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The IRS is involved with many states in a program titled ‘State Income Tax Levy Program' (SITLP). Not all states are involved in this program. The purpose of this program is to allow the IRS to levy your state income tax refund to satisfy any delinquent federal tax bills. The program matches the state income tax refund database with the federal unpaid tax liability (delinquent taxes) database. The state will send you a notice of the levy when all the following happens:
You can have your IRS tax levy removed (released) from your property whenever any of the following situations apply:
You may read about IRS tax liens and IRS tax levies, but not understand what the difference is. Both a tax lien and a tax levy are considered part of the enforced collection process. These methods of collecting your unpaid tax bill are used after you have not voluntarily paid, or agreed to pay, your back taxes.
Tax lien. A tax lien is the first step in the IRS enforced collection process. The purpose of the tax lien is to stake a claim against any of your assets. By filing the Notice of Tax Lien in your county's public records system, anyone interested has notice that the state or federal government has a claim against your assets. The filing gives the taxing authority priority over other creditors, in most cases.
In short, a tax lien is a claim against your property. You need to pay off the tax lien in order to gain control of your assets.
Tax levy. A tax levy, on the other hand, is a continuation of the enforced collection process. When your unpaid tax bill has reached the point of being unsatisfied, the taxing authority will slap a tax levy against your assets. This means they can seize any and all of your assets to pay off your unpaid tax bill. Also, you may not receive an advanced notice.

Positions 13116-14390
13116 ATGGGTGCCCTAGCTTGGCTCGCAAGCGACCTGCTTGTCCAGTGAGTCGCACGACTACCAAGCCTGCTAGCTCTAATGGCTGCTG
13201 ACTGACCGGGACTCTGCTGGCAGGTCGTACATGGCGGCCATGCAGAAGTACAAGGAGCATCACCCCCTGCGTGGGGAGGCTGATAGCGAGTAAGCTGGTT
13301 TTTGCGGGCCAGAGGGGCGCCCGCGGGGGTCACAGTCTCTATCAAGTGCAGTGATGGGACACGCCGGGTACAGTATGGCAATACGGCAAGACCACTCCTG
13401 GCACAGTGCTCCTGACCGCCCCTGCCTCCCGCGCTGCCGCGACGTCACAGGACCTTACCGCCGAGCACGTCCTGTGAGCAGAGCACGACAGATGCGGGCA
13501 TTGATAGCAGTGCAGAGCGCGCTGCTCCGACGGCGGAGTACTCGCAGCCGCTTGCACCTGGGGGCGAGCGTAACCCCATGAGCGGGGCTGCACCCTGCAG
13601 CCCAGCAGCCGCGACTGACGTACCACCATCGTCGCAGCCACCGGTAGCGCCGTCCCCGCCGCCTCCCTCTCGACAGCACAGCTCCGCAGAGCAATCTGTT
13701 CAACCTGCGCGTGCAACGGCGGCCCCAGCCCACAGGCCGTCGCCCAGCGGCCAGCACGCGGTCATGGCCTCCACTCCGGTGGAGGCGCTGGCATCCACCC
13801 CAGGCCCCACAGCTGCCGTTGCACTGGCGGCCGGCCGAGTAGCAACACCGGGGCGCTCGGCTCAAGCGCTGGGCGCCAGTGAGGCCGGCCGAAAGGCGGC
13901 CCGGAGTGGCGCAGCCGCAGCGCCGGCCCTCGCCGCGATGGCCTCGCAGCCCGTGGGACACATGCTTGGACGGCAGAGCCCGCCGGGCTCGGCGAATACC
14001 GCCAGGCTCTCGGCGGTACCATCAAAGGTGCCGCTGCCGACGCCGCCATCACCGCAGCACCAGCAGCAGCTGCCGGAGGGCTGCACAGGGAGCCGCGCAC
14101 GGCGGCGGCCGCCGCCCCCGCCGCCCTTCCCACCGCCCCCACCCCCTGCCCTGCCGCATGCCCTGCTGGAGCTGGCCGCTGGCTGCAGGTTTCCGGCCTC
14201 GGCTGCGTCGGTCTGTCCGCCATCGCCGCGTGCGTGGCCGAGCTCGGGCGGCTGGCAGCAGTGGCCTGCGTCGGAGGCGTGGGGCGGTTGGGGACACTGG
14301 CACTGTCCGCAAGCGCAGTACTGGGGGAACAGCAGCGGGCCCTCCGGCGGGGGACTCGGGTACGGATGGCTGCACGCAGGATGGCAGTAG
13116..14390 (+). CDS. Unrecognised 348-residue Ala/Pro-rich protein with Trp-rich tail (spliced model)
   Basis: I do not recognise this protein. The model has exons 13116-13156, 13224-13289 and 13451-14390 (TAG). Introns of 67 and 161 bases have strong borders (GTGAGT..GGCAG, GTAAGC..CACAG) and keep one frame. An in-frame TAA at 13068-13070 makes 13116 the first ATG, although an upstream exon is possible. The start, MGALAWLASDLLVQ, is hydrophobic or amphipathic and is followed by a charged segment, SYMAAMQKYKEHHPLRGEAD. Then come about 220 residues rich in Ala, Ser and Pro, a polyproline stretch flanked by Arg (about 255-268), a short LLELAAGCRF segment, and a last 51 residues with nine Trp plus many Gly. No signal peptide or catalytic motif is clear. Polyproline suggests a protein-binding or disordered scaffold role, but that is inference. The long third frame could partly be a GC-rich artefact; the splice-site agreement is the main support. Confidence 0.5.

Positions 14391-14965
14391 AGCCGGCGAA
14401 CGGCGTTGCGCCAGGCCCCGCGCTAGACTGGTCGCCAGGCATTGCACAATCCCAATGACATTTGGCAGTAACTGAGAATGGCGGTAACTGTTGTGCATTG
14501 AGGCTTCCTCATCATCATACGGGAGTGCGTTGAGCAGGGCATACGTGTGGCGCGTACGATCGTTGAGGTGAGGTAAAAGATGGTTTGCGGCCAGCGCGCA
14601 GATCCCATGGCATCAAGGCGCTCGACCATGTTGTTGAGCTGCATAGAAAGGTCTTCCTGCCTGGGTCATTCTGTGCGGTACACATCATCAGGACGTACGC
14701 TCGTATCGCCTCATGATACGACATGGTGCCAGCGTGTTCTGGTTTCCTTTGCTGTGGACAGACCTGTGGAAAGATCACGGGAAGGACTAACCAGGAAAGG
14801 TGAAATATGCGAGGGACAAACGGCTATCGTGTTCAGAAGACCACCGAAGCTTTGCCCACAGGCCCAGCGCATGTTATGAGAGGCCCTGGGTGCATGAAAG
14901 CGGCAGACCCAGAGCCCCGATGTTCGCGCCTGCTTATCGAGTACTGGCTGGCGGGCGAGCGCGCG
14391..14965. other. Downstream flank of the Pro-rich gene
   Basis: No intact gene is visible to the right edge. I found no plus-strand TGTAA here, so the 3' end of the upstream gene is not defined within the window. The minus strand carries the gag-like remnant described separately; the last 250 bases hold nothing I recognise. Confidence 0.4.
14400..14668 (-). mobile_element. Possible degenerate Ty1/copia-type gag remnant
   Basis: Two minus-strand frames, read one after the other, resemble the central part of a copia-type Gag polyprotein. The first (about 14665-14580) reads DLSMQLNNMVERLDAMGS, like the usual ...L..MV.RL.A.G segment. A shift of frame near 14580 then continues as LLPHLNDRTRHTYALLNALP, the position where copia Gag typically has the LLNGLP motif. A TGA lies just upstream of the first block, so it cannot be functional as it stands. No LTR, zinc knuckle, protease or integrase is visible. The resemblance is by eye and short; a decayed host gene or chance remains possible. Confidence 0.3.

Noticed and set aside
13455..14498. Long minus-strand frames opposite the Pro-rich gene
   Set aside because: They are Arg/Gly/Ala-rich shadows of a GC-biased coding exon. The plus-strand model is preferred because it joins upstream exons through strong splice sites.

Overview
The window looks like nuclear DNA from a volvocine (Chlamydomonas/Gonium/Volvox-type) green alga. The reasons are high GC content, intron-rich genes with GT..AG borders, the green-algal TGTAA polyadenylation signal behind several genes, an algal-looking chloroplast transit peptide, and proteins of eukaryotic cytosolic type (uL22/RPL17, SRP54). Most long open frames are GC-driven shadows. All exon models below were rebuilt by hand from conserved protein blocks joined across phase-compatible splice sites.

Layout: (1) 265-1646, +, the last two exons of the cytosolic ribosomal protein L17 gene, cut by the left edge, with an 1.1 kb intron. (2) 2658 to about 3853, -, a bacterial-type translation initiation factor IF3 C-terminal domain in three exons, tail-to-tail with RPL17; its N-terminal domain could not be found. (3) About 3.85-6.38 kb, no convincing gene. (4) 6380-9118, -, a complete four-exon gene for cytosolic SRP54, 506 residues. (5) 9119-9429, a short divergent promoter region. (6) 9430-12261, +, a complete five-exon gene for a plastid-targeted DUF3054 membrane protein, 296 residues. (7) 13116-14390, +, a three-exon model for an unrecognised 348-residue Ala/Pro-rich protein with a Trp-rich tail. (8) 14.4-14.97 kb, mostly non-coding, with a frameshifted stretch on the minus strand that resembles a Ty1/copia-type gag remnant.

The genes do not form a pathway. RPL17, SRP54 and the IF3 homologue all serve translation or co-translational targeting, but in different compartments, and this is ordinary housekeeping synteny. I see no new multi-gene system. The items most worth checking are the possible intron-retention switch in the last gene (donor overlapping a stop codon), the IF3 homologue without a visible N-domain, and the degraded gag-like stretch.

If you are a wage-earner (are an employee of someone) you may be affected by a wage levy. Another term for wage levy is wage garnishment.
This is the second most popular way for the IRS to levy your assets. They simply target your wages.
If you are self-employed and receive income from l099 various sources, the IRS can also levy notices to those businesses or individuals.
Once you have not voluntarily paid, or agreed upon paying, your back taxes, the IRS starts their enforced collection process. The point where the IRS seizes your assets is known as the IRS tax levy stage. Some of your assets that the IRS may take from you include:
An IRS levy arrives shortly after the Notice of Lien. You may receive a written notice, or not. An IRS levy can happen even though no a tax lien has not been filed.
An IRS levy occurs only when you have not attempted to contact the IRS or repay your unpaid tax bill. They do not happen totally out of the blue.
If you dispute the tax levy, you do have rights during the IRS collection process. You will need to fill out and send the IRS Form 12153, Request for A Collection Due Process Hearing.
Requesting a collection due process hearing must be done within 30 days after receiving notice of a tax levy being served against your property. You will be filing your appeal with the Office of Appeals. Here is a sampling of some of the issues you may discuss at the Collection Due Process Hearing:
The last step in the IRS enforced collection process involves a levy. If you have ignored all attempts by the IRS to either negotiate repayment or paid your unpaid tax bill in full, the IRS will slap you with a Notice of Levy.
This notice allows the IRS to legally take all or any of your personal and real property in order to satisfy your unpaid tax bill. In addition to currently owned property, the levy notice will apply to any future interest you may receive in property.
Any property you have that was previously subjected to a tax lien, will not have a tax levy. (One piece of property cannot have two liens placed on it). This entire process could have been negated if only you would have contacted the IRS willingly.